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Map: The 25 cities nobody wants to live in

Each year more Americans are born than die, and more people move here from abroad than emigrate to foreign countries. So most municipalities see their populations grow. If you're shrinking, something is really going wrong.

But some places are shrinking. These are the 25 cities that, according to the most recent Census data, are witnessing their populations shrink the fastest. Only cities with at least 50,000 residents are counted.

Note that eight of the unlucky 25 are in Michigan and that pin near Philadelphia is actually Camden, New Jersey right across the border.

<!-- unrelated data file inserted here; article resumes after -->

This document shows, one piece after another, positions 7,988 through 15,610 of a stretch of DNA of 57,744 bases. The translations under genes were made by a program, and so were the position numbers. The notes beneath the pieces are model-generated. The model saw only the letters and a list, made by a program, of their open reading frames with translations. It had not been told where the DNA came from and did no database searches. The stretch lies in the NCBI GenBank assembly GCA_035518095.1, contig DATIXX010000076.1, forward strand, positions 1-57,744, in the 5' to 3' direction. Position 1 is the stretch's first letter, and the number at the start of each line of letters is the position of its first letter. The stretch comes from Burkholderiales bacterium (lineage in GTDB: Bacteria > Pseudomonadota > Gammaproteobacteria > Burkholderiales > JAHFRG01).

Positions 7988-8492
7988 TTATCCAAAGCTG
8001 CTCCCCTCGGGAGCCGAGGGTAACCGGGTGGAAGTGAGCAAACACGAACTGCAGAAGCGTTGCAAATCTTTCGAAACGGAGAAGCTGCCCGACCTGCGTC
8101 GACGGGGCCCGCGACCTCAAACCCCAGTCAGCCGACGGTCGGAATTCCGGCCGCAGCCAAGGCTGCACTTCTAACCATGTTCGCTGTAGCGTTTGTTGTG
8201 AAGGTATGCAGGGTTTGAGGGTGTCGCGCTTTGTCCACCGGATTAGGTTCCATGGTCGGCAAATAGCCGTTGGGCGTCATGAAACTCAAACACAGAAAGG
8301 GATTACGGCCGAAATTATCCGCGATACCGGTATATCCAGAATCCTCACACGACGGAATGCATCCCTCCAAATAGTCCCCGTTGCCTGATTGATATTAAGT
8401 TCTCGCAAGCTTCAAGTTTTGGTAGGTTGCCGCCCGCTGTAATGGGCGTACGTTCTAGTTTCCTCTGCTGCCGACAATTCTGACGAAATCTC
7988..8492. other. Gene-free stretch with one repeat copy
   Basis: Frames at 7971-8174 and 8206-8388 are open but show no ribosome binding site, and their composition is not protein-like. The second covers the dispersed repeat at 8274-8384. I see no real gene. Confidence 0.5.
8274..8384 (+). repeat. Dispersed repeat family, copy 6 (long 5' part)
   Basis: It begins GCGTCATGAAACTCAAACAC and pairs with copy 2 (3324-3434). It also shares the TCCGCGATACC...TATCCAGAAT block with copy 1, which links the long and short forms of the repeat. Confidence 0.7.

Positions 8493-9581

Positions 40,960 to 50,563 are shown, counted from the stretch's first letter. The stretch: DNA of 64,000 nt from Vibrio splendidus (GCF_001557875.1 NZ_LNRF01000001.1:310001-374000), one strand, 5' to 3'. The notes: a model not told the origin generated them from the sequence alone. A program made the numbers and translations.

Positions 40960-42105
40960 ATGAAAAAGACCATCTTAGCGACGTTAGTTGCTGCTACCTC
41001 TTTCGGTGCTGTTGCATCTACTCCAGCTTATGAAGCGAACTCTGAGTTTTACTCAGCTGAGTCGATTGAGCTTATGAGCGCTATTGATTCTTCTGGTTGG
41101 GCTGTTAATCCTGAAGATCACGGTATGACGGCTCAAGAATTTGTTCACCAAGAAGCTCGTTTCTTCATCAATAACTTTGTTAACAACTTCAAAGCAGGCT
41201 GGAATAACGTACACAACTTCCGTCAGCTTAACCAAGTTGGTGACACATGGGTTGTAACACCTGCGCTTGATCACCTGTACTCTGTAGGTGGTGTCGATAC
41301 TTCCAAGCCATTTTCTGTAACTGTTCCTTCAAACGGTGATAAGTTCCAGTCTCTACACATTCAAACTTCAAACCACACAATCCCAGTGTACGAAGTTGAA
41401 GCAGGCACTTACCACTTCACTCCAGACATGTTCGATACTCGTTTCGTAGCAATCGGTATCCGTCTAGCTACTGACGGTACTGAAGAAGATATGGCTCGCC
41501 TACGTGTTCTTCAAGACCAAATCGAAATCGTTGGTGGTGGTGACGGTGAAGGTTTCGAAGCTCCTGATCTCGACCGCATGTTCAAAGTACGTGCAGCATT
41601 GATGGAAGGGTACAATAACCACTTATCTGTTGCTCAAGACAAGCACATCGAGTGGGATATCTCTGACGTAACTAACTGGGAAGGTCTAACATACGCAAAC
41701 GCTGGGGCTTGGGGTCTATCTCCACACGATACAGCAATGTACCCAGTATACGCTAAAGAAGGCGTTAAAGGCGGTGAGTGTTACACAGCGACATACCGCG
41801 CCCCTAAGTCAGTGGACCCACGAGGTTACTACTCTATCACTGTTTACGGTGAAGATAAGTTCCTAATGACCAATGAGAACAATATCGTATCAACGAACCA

Population shrinkage can be a big problem for cities since there's always a risk of setting off a self-reinforcing trend. A given municipality is bound to have a fair number of fixed costs (pensions, upkeep on roads and government buildings) that don't scale down when the population shrinks. That leaves the remaining population to either suffer higher taxes or reduced levels of public services, either of which further encourage population flight. This is one of the core problems in Detroit which simply doesn't have enough people any longer to pay the fixed costs of a city built for many, many more.